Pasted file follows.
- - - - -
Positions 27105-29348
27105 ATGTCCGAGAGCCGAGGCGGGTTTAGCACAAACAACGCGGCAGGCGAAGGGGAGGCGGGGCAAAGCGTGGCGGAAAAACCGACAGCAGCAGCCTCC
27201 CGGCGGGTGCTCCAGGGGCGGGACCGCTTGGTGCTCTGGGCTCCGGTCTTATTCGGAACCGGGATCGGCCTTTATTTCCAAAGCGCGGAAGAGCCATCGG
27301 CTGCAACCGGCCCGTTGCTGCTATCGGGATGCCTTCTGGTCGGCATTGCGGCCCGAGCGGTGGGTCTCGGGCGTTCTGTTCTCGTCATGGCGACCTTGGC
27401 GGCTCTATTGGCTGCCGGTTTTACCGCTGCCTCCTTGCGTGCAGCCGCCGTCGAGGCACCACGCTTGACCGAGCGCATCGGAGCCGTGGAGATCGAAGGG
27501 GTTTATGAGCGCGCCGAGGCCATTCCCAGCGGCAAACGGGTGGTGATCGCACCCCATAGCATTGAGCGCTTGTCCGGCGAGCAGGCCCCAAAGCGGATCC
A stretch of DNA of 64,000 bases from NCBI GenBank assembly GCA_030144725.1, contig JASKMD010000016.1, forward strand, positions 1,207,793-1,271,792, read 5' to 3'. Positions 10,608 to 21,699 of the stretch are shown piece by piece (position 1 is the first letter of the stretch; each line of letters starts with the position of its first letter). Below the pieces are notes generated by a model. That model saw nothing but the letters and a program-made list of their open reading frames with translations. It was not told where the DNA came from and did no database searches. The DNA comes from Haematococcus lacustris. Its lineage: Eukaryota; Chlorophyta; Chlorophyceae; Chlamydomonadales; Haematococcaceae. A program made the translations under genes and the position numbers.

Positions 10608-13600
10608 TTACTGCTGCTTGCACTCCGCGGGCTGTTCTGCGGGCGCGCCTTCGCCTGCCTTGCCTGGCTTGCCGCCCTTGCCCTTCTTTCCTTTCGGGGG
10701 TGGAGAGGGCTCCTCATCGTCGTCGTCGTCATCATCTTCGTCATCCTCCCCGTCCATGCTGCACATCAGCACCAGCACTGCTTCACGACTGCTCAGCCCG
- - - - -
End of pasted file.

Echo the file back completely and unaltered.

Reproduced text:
Positions 27105-29348
27105 ATGTCCGAGAGCCGAGGCGGGTTTAGCACAAACAACGCGGCAGGCGAAGGGGAGGCGGGGCAAAGCGTGGCGGAAAAACCGACAGCAGCAGCCTCC
27201 CGGCGGGTGCTCCAGGGGCGGGACCGCTTGGTGCTCTGGGCTCCGGTCTTATTCGGAACCGGGATCGGCCTTTATTTCCAAAGCGCGGAAGAGCCATCGG
27301 CTGCAACCGGCCCGTTGCTGCTATCGGGATGCCTTCTGGTCGGCATTGCGGCCCGAGCGGTGGGTCTCGGGCGTTCTGTTCTCGTCATGGCGACCTTGGC
27401 GGCTCTATTGGCTGCCGGTTTTACCGCTGCCTCCTTGCGTGCAGCCGCCGTCGAGGCACCACGCTTGACCGAGCGCATCGGAGCCGTGGAGATCGAAGGG
27501 GTTTATGAGCGCGCCGAGGCCATTCCCAGCGGCAAACGGGTGGTGATCGCACCCCATAGCATTGAGCGCTTGTCCGGCGAGCAGGCCCCAAAGCGGATCC
A stretch of DNA of 64,000 bases from NCBI GenBank assembly GCA_030144725.1, contig JASKMD010000016.1, forward strand, positions 1,207,793-1,271,792, read 5' to 3'. Positions 10,608 to 21,699 of the stretch are shown piece by piece (position 1 is the first letter of the stretch; each line of letters starts with the position of its first letter). Below the pieces are notes generated by a model. That model saw nothing but the letters and a program-made list of their open reading frames with translations. It was not told where the DNA came from and did no database searches. The DNA comes from Haematococcus lacustris. Its lineage: Eukaryota; Chlorophyta; Chlorophyceae; Chlamydomonadales; Haematococcaceae. A program made the translations under genes and the position numbers.

Positions 10608-13600
10608 TTACTGCTGCTTGCACTCCGCGGGCTGTTCTGCGGGCGCGCCTTCGCCTGCCTTGCCTGGCTTGCCGCCCTTGCCCTTCTTTCCTTTCGGGGG
10701 TGGAGAGGGCTCCTCATCGTCGTCGTCGTCATCATCTTCGTCATCCTCCCCGTCCATGCTGCACATCAGCACCAGCACTGCTTCACGACTGCTCAGCCCG